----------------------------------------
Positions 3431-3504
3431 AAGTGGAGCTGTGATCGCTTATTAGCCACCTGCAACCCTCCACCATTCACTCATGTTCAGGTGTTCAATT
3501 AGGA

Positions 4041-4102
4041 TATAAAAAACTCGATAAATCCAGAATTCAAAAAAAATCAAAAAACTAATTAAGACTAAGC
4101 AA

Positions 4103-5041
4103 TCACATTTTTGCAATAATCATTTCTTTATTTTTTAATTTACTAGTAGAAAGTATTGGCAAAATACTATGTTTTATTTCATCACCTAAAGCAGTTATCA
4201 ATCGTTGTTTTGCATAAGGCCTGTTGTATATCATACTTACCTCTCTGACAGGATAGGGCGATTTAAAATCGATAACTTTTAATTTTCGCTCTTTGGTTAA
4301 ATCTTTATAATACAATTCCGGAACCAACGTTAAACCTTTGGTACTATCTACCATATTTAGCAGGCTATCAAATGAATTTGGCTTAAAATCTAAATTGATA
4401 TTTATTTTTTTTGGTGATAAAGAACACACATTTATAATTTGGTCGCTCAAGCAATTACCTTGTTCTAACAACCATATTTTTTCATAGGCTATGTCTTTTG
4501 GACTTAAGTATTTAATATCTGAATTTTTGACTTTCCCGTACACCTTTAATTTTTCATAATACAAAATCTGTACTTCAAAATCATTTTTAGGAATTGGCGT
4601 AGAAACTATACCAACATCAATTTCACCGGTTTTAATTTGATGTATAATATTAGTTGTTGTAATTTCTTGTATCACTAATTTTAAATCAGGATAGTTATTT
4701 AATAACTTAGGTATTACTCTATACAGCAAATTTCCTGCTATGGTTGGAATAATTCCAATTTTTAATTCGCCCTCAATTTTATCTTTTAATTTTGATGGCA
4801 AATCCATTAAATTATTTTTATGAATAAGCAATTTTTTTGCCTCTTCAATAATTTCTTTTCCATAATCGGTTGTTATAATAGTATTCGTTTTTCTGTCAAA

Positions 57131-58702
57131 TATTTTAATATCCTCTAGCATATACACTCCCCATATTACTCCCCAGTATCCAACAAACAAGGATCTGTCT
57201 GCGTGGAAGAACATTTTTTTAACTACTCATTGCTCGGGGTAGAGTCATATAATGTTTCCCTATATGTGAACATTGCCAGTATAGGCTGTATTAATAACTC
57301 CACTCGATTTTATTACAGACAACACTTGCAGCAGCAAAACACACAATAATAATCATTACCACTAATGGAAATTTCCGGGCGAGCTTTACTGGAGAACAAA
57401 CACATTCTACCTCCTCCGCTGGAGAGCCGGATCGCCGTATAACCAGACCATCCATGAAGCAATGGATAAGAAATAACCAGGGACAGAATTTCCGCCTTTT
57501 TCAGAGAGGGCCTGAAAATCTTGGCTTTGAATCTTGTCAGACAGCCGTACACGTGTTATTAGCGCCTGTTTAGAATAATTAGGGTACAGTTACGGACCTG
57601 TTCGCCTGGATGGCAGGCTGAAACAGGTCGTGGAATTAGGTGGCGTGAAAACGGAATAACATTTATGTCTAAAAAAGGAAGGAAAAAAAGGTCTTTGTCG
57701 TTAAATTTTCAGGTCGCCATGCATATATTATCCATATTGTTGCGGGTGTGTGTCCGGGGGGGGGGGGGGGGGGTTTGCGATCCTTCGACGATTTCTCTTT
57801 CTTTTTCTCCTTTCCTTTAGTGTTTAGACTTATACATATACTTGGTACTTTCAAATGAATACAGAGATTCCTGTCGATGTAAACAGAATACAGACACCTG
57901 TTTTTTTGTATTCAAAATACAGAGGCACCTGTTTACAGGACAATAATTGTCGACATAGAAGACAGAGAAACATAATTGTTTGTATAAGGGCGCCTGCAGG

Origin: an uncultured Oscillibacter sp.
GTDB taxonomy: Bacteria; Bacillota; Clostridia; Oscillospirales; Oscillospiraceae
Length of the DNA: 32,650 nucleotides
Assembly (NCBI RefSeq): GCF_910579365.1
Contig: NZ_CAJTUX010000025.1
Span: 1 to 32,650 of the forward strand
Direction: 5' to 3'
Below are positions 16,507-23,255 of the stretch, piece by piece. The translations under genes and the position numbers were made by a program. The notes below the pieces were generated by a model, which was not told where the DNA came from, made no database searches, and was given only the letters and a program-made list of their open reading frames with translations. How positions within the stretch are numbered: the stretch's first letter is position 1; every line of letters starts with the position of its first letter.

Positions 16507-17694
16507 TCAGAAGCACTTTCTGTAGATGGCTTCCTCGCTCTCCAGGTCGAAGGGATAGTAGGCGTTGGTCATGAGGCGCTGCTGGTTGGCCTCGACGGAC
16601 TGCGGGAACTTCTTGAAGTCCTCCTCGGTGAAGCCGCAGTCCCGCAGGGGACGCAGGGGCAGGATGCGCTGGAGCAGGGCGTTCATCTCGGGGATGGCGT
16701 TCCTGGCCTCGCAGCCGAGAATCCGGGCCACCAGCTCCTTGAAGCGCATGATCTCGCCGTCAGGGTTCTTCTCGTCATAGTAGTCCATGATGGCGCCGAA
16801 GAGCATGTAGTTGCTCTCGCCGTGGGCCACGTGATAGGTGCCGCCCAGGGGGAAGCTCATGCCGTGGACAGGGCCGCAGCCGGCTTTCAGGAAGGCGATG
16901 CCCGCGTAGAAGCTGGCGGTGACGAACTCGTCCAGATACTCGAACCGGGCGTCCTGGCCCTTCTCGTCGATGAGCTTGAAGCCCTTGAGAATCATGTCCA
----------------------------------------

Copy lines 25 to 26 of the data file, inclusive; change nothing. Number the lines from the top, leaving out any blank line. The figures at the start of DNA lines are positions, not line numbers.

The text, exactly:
57901 TTTTTTTGTATTCAAAATACAGAGGCACCTGTTTACAGGACAATAATTGTCGACATAGAAGACAGAGAAACATAATTGTTTGTATAAGGGCGCCTGCAGG

Origin: an uncultured Oscillibacter sp.